Moore v. Wal-Mart

Filing 54

ORDER granting 35 defendant's motion for summary judgment. ORDER denying as moot 42 plaintiff's motion to appoint counsel. ORDER denying as moot 43 plaintiff's motion for protective order. ORDER that the clerk of the court mail a copy of this order by regular mail, and certified mail, return receipt to plaintiff at: 1304 Northwood Drive, Apt. 2, St. Joseph, MO 64505. Signed on 07/20/10 by District Judge Howard F. Sachs. (Duer, Tina)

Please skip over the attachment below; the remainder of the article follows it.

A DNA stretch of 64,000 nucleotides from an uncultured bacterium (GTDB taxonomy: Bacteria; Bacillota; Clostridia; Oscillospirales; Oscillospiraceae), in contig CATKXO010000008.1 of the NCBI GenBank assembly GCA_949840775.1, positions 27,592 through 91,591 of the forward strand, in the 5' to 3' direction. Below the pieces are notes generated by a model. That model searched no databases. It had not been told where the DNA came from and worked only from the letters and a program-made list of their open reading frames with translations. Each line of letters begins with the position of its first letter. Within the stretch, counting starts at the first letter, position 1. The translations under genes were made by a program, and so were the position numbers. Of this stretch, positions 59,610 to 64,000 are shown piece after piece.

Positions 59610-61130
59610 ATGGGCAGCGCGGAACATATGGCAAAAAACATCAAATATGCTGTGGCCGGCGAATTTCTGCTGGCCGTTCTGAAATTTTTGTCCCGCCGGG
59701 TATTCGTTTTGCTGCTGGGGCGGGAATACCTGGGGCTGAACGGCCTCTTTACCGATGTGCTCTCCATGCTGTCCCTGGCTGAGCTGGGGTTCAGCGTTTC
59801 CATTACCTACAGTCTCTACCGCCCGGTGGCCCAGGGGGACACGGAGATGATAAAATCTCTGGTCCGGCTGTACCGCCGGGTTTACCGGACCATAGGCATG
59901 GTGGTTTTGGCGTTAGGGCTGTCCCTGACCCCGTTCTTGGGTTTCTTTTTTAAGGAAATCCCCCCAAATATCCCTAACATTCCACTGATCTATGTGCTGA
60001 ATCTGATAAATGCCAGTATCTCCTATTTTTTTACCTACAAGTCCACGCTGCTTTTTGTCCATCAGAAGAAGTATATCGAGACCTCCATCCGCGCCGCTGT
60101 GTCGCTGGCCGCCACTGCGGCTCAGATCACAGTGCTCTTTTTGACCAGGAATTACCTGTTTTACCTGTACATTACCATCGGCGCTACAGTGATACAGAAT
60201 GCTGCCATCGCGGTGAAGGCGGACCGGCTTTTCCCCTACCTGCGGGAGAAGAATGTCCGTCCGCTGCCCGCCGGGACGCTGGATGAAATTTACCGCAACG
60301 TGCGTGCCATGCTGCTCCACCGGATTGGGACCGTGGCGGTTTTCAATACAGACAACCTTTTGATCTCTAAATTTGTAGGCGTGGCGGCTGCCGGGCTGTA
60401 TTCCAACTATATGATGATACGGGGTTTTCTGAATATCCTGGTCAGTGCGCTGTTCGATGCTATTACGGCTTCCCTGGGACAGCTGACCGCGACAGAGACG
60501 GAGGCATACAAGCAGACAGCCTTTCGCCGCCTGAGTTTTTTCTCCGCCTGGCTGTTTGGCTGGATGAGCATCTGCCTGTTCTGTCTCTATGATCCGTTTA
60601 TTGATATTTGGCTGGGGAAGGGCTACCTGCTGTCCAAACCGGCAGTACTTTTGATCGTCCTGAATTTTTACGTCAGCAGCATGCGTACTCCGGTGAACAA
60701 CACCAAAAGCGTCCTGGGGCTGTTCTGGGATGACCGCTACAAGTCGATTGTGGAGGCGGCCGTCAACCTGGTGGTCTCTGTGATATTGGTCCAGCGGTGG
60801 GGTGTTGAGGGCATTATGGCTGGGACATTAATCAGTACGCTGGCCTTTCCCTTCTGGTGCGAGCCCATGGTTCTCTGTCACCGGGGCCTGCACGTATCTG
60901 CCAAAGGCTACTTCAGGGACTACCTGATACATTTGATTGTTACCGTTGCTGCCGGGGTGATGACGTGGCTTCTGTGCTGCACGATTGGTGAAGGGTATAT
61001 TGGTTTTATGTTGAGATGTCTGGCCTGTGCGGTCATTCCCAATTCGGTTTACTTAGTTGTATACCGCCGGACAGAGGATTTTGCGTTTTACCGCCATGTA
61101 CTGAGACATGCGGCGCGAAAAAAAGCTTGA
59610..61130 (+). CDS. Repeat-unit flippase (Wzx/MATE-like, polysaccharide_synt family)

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IN THE UNITED STATES DISTRICT COURT FOR THE WESTERN DISTRICT OF MISSOURI ST. JOSEPH DIVISION JANET ELIZABETH MOORE Plaintiff, v. WAL-MART STORES EAST, LP Defendant. ) ) ) ) ) ) ) ) ) Case No. 09-6030-CV-SJ-HFS MEMORANDUM AND ORDER Before the court is defendant's motion for summary judgment (doc. 35). Also, before the court are pro se plaintiff's motions to appoint counsel (doc. 42), and for protective order (doc. 43). For the reasons indicated below, summary judgment will be granted. Factual Background1 Plaintiff was hired on March 30, 2007, as a Meat/Deli Stocker at Wal-Mart Store Number 560 located in St. Joseph, Missouri. (SUMF: 1). On May 20, 2008, plaintiff filed a written statement stating that she was attracted to a co-worker named Robin Knapp and that they had engaged in consensual touching consisting of hugs and cuddling which took place in the workplace cooler or freezer. (Id: 11). A "lover's spat" occurred once plaintiff learned of Mr. Knapp's prior romantic relationships with other women. (Id). Plaintiff also admitted that she was attracted to another co-worker, Nicholas Metcalf, and engaged in consensual touching with him in the cooler. (Id: 12). She subsequently became upset with Mr. Metcalf when she learned he had a girlfriend. Many of the facts are taken from defendant's statement of uncontroverted material facts "SUMF." Plaintiff did not provide a concise listing of material facts tending to show the existence of a genuine issue, however, where contested by plaintiff, it will be duly noted. 1 (Id). Plaintiff alleged that Mr. Metcalf was trying to control her because he knew she was attracted to him; she also requested that Mr. Metcalf be transferred into her department to prevent him from speaking with his girlfriend during breaks. (Id: 13). Plaintiff also stated that in the future she would refrain from romantic endeavors with Mr. Knapp and Mr. Metcalf, and see a doctor to get her personal problems under control. (Id: 14). Defendant commenced an investigation of the sexual harassment claim raised by plaintiff, and although it could not substantiate plaintiff's claim, it issued warnings to plaintiff, Mr. Knapp, and Mr. Metcalf against engaging in any further inappropriate conduct at the workplace. (Id: 15). Plaintiff was issued a written Coaching for participating in inappropriate sexual conversations, touching Mr. Metcalf in an unwelcome manner and engaging in flirtatious behavior. (Id). Plaintiff was also directed to stay away from the Dairy Department where Mr. Metcalf worked. (Id). Approximately one month later, on June 18, 2008, employee Scott Salinger reported that plaintiff was repeatedly pressing her body against his and told him uninvited stories of her past sexual exploits and current sexual frustrations. (Id: 16). Defendant conducted another investigation, and during this investigation, Mr. Salinger stated that plaintiff's conduct was unwelcome, made him uncomfortable, and interfered with his work productivity; plaintiff was suspended. (Id: 17-18). Mr. Metcalf reported that despite prior warnings, plaintiff visited his section regularly and urged him to obtain permission for her to visit his department. (Id: 19). Mr. Metcalf also stated that plaintiff threatened to tell management about his interactions with his girlfriend. (Id). Defendant states that another male employee complained about comments made by plaintiff in front of him regarding her sex life; while another male employee stated that plaintiff called Mr. Metcalf's girlfriend a "bar slut." (Id: 20). On June 19, 2008, plaintiff submitted a written statement admitting that despite prior warnings she continued to visit Mr. Metcalf in the Dairy Department in an attempt to become his friend; plaintiff also admitted that she disliked Mr. Metcalf's girlfriend, and opined that Mr. Metcalf complained about her behavior because he was upset with her regarding her prior relationship with Mr. Knapp. (Id: 21). At the close of the investigation, defendant concluded that plaintiff violated its policies forbidding sexual harassment and inappropriate conduct, and on June 25, 2008, terminated her employment. (Id: 22). On June 27, 2008, plaintiff filed a charge of discrimination with the Missouri Commission of Human Rights "MCHR" alleging sexual harassment and retaliation; on July 17, 2008, the charge of discrimination was sent to the Equal Employment Opportunity Commission "EEOC" for dual filing purposes. (Complaint: Attachment). On September 30, 2008, plaintiff was issued a notification of Restriction from Property in which plaintiff was restricted entrance to any of defendant's properties. (SUMF: 23). Plaintiff wrote a letter apologizing to Mr. Metcalf "for what I've put him through ...," and promised to stay away from him and to keep any potential future attractions to male employees under control. (Id: 24). On December 29, 2008, the MCHR closed the case and issued plaintiff a Notice of Right to Sue; and on March 12, 2009, the EEOC closed the file stating that it was unable to conclude violations of Title VII occurred. (Complaint: Attachment). On March 18, 2009, plaintiff commenced this action alleging wrongful termination based on sex discrimination. Discussion A. Standard of Review In the context of a summary judgment motion, the court's function is to consider the evidence and determine whether the moving party is entitled to judgment as a matter of law. Jordan v. Douglas County School Dist. No. 1, 2008 WL 5244310 * 3 (D.Neb). The proponent of a motion for summary judgment "bears the initial responsibility of informing the district court of the basis for its motion, and identifying those portions of `the pleadings, depositions, answers to interrogatories, and admissions on file, together with the affidavits, if any,' which it believes demonstrate the absence of a genuine issue of material fact. Id, (citation omitted). In response to the proponent's showing, the opponent's burden is to "come forward with `specific facts showing that there is a genuine issue for trial.' " Id. A "genuine" issue of material fact is more than "some metaphysical doubt as to the material facts." Id. In considering a motion for summary judgment, a court views the facts in the light most favorable to the nonmoving party, and gives that party the benefit of all reasonable inferences. Id. B. Sex Discrimination Plaintiff claims that she was discriminated due to her gender because while she was disciplined for sexually harassing male co-workers, male employees allegedly guilty of similar offenses were not disciplined. Additionally, plaintiff complains that female co-worker, Kelly, also was not disciplined for acting like a "bar slut" at work.2 In support of her argument plaintiff states that when she reported Mr. Knapp sneaking up behind her in the freezer while touching her breasts and fantasizing about rape, defendant took no adverse action against Mr. Knapp. Plaintiff also complains that although Mr. Metcalf interacted inappropriately with his girlfriend, Kelly, at work no adverse action was taken. As a female co-worker, Kelly is also a member of the protected group, and, therefore, cannot be the basis of plaintiff's Title VII claims of sex discrimination. 2 In sex discrimination cases, a plaintiff may survive a defendant's motion for summary judgment in one of two ways. McGinnis v. Union Pacific R.R., 496 F.3d 868, 873 (8th Cir. 2007). The plaintiff may present "direct evidence of discrimination, that is, evidence showing a specific link between the alleged discriminatory animus and the challenged decision, sufficient to support a finding by a reasonable fact finder that an illegitimate criterion actually motivated the adverse employment action." McGinnis, at 873; quoting, Russell v. City of Kan. City, Mo., 414 F.3d 863, 866 (8th Cir. 2005) (internal quotation marks omitted). Alternatively, if the plaintiff lacks direct evidence of discrimination, the plaintiff may survive the defendant's motion for summary judgment by creating an inference of unlawful discrimination under the burden-shifting framework established in McDonnell Douglas Corp. v. Green, 411 U.S. 792 (1973). Under this framework, the plaintiff bears the burden of establishing a prima facie case of discrimination which creates a presumption of unlawful discrimination. Bankston v. Chertoff, 460 F.Supp.2d 1074, 1086 (D.N.D. 2006). In order to establish a prima facie case of sex discrimination, plaintiff must show that she is a member of a protected class, was qualified to perform her job, suffered an adverse employment action, and others similarly situated, but not members of the protected group, were treated differently. Bankston, at 1086. If plaintiff successfully establishes a prima facie case, defendant is then required to come forward with evidence of a legitimate, nondiscriminatory reason for the defendant's actions. Id. If the defendant articulates such a reason, the burden returns to the plaintiff to show that the defendant's proffered reason is pretextual. Id. [A plaintiff] "must show `both that the reason was false, and that discrimination was the real reason.' " Id; quoting, Stuart v. General Motors Corp., 217 F.3d 621, 634 (8th Cir. 2000). "An employee's attempt to prove pretext or actual discrimination requires more substantial evidence than it takes to make a prima facie case, however, because unlike evidence establishing the prima facie case, evidence of pretext and discrimination is viewed in light of the employer's justification." Id (internal citation omitted). To overcome the proffered reasons and avoid summary judgment, a plaintiff must present evidence that (1) creates a question of material fact as to whether the defendant's proffered reasons are pretextual, and (2) creates a reasonable inference that gender was a determinative factor in the adverse employment decision. Id. Because plaintiff has not presented direct evidence that she was disciplined and ultimately terminated based on her gender, the McDonnell Douglas burden-shifting analysis will be used. There is no dispute that plaintiff is a member of a protected class, possessed the requisite skills to perform her duties, and suffered an adverse employment action. Plaintiff's claim of sex discrimination hinges on whether she was treated differently than similarly situated persons of the opposite sex. Bankston, at 1087. Defendant states and plaintiff does not dispute, that an investigation immediately ensued based upon her written report dated May 14, 2008, that Mr. Knapp grabbed her in the freezer. However, in a written statement also dated May, 14, 2008, plaintiff admitted that she was attracted to Mr. Knapp when the touching first began, and that she only found it offensive after she learned of his prior romantic relationships with other women. This is essentially corroborated by plaintiff in her deposition in which she states that she engaged in consensual hugging, cuddling, and kissing with Mr. Knapp in either the freezer or cooler at work for a period of six months. (Defense Exhibit 4; pg. 29). Defendant contends that while plaintiff, Mr. Knapp, and Mr. Metcalf were all issued warnings at the conclusion of the investigation in May of 2008, plaintiff alone continued the prohibited inappropriate conduct leading to a suspension and dismissal. In written statements, attached to her complaint, plaintiff states that at the age of 47 she initially had an affair3 outside At the time, plaintiff was married and residing with her husband, but claimed the two of them led separate lives. (Statement dated July 24, 2008, pg. 12). Plaintiff stated that she has been unhappily married for twenty years, but remained with her husband for financial reasons. 3 work with co-worker, Jim. (Statement dated July 24, 2008, pg. 4). Shortly thereafter, she became attracted to Mr. Metcalf. (Id). Although plaintiff worked in the meat department, she arranged to work in the dairy department where Mr. Metcalf was assigned and initiated touching him while they worked in the cooler; Mr. Metcalf reciprocated. (Id, pgs. 4-5). Plaintiff states that she became frustrated with the consensual touching arrangement at work, and desired to meet with Mr. Metcalf outside of work. (Id, pg. 5). When plaintiff learned that Mr. Metcalf had a girlfriend, she then told him that Mr. Knapp groped her in the freezer. (Id). Plaintiff admits that she reported Mr. Metcalf for sexual harassment when she became angry with him for having a girlfriend. (Id, pg. 6; see also, August 18, 2008 MCHR Interview). Plaintiff also admits that she followed Mr. Metcalf at work attempting to convince him to break up with his girlfriend and meet her after work to have sex. (Id). Defendant commenced an investigation regarding plaintiff's charges of sexual harassment against Mr. Knapp and Mr. Metcalf; during the investigation, plaintiff became attracted to another coworker, Scot, and met him after work on a deserted road to have sexual intercourse with him in his car. (Id, pgs. 6-9). Defendant concluded that plaintiff aggressively sought romantic relationships with several male co-workers, and when she was rebuffed and advised that harassment charges might be filed against with management, plaintiff preemptively raised claims of sexual harassment to deflect attention from her inappropriate behavior.4 (Complaint Attachment: August 4, 2008, Letter to MCHR). Nevertheless, at the conclusion of the investigation, Mr. Knapp was given a verbal coaching for saying negative remarks about and to plaintiff; Mr. Metcalf received a verbal coaching (Defense Exh. 4: Plaintiff's Depo., pgs. 23-24). Plaintiff admitted that during the marriage she went out "bar-hopping" one night and met a man; she later gave birth to twin daughters. (Id; pg. 24). This is reflected by defendant in a Statement of Position to the MCHR dated August 4, 2008, and attached to plaintiff's complaint as an exhibit. 4 for failing to report inappropriate touching by plaintiff; and plaintiff received a written coaching for participating in inappropriate sexual conversations and was directed to refrain from entering the dairy department. (SUMF: 15). Approximately one month after the conclusion of the initial investigation, male employees complained to management regarding plaintiff's continued inappropriate conduct. (Id: 16-20). These complaints consisted of plaintiff rubbing and brushing parts of body against co-worker Scott Salinger which made him feel uncomfortable. (Id: 16-17; see also, Complaint Attachment, Scott Salinger, Workplace Incident Report). A second investigation ensued, and another male co-worker, Cody Shelton, stated that he witnessed plaintiff touching Mr. Salinger and telling him about her sex life, and that Mr. Salinger later told him it made him uncomfortable. (Id: 20; see also, Complaint Attachment, Cody Shelton, Workplace Incident Report). Mr. Metcalf also reported that plaintiff continued to come to his workplace even though previously warned and requested that he ask management to permit her to work in his area; when he refused, plaintiff threatened to report that he was acting inappropriately with his girlfriend, Kelly. (Complaint Attachment; Nic Metcalf, Workplace Incident Report). In a statement dated June 19, 2008, plaintiff acknowledged that in direct contravention of the prior warning issued at the conclusion of the first investigation she approached Mr. Metcalf on June 18th to tell him that she missed visiting his department; she also sought his forgiveness and requested that she be given another chance. (Complaint Attachment: Exh. N, Statement June 19, 2008). All in all, there appears to be a significant number of instances of inappropriate work-related conduct, but the fact remains that plaintiff continued to seek out her male counterparts after warned to refrain such conduct. This differentiates her from those she accuses of similarly inappropriate behavior. Consequently, plaintiff fails to show that she and these co-workers were similarly situated in all relevant respects. Forrest v. Kraft Foods, Inc., 285 F.3d 688, 692 (8th Cir. 2002) (a differing disciplinary history precludes a conclusion that the plaintiff and his comparator are similarly situated); see also, Roberts v. Cardinal Health, 2006 WL 744270 * 8 (W.D.Mo.) (Plaintiff failed to show that her co-worker had a similar history of violating the defendant's policy prohibiting harassment and intimidation).5 Assuming, however, for argument's sake that plaintiff successfully established a prima facie case of sex discrimination, defendant has come forward with evidence of a legitimate, nondiscriminatory reason for its actions. Plaintiff admits that she was aware of defendant's workplace policies, and that she passed all relevant computer courses on corporate ethics, inappropriate behavior, and sexual harassment. (Defense Exh. 4, Plaintiff's Depo. Pg. 77). In various written statements plaintiff admits that she flirts and signals her interest in men, and in particular, various male co-workers.6 Defendant noted that it could not corroborate plaintiff's complaint about Mr. Knapp touching her in the freezer because there were no cameras in that area, but defendant advised plaintiff to curtail her flirtatious behavior. While this response may be questionable, it does not support plaintiff's contention that plaintiff was singled out for discrimination due to her gender. Parks v. Missouri Dept. of Social Services, 2006 WL 3331310 *3 (W.D.Mo.) (There is a recognition that, with regard to the determinations made by the department as to how to discipline its employees, the See also, Gilmore v. AT & T, 319 F.3d 1042, 1046 (8th Cir. 2003) (other individuals are not similarly situated because the plaintiff did not establish that the circumstances of their misconduct was comparable in severity or frequency to her infractions). In a letter dated February 9, 2009, plaintiff recalls acting too friendly with a male stranger at her home while he inquired about the sale of her car. (Complaint Attachment). Plaintiff states that this encounter made her realize that she needed to change her behavior in order to work in customer service. (Id). In the same letter, plaintiff apologized to the store managers and Mr. Metcalf for her behavior. (Id). Plaintiff also recognized that she brought many of her personal problems to work. (Defense Exh. 4: Plaintiff's Depo. Pg.15). 6 5 law is clear that "employers have wide latitude to make business decisions."); see also, Dorsey v. Pinnacle Automat. Co., 278 F.3d 830, 837 (8th Cir. 2002) (federal courts "do not sit as superpersonnel departments to second-guess the business decisions of employers [rather] the threshold question is ... whether [the employer's] reasons for its employment actions are true, not if they are wise, fair, or correct"). Throughout her pleadings, plaintiff complains that Mr. Knapp was not fired for allegedly assaulting her in the freezer, and therefore, was treated preferentially. It is noteworthy, however, that in opposition to the motion to dismiss, plaintiff acknowledges that the incident constituted "a lovers spat between me & Robin." (Doc. 37), and further, that once warned, Mr. Knapp did not bother her again. (Complaint Attachment: Statement dated July 24, 2008, pg. 10). In sum, and after viewing the evidence in a light favorable to plaintiff, her conclusory allegations of discrimination are insufficient to show that defendant's legitimate, non-discriminatory reasons for terminating her employment were pretext for sex discrimination. C. Retaliation Although not expressly stated in the complaint, in the MCHR filing, plaintiff alleges harassment in retaliation for reporting sexual harassment. The McDonnell Douglas framework governs the order and allocation of proof for retaliation claims. Kratzer v. Rockwell Collins, Inc., 398 F.3d 1040, 1048 (8th Cir. 2005). To establish a prima facie case of retaliation, a plaintiff must show: (1) a statutorily protected activity; (2) an adverse employment action; and (3) a causal connection between the two. Id. Once the prima facie case is made, the defendant must articulate a legitimate, nondiscriminatory reason for its actions. Id. The defendant need not prove the absence of retaliatory motive, only enough to dispel the inference of retaliation. Id. The burden then shifts to the plaintiff to establish that the alleged legitimate, nondiscriminatory reason for dismissal was a pretext. Id. Here, the record does not raise a reasonable inference of retaliation for engaging in protected activity. One might argue that plaintiff's complaint to management regarding sexual harassment constituted engagement in a protected activity. However, plaintiff fails to set forth evidence that the adverse employment action taken was causally connected to the engagement of that protected activity. In fact, the evidence submitted by defendant through affidavits, and plaintiff's deposition reveal that plaintiff was terminated because of her continued inappropriate and unprofessional conduct. Accordingly, it is hereby ORDERED that defendant's motion for summary judgment (ECF doc. 35) is GRANTED. The clerk of the court is directed to issue judgment in favor of defendant. It is further ORDERED that plaintiff's motions for appointment of counsel (ECF doc. 42) and for protective order (ECF doc. 43) are DENIED as moot. It is further ORDERED that the clerk of the court mail a copy of this order by regular mail, and certified mail, return receipt to plaintiff at: 1304 Northwood Drive, Apt. 2 St. Joseph, Mo. 64505 /s/ Howard F. Sachs HOWARD F. SACHS UNITED STATES DISTRICT JUDGE July 20 , 2010 Kansas City, Missouri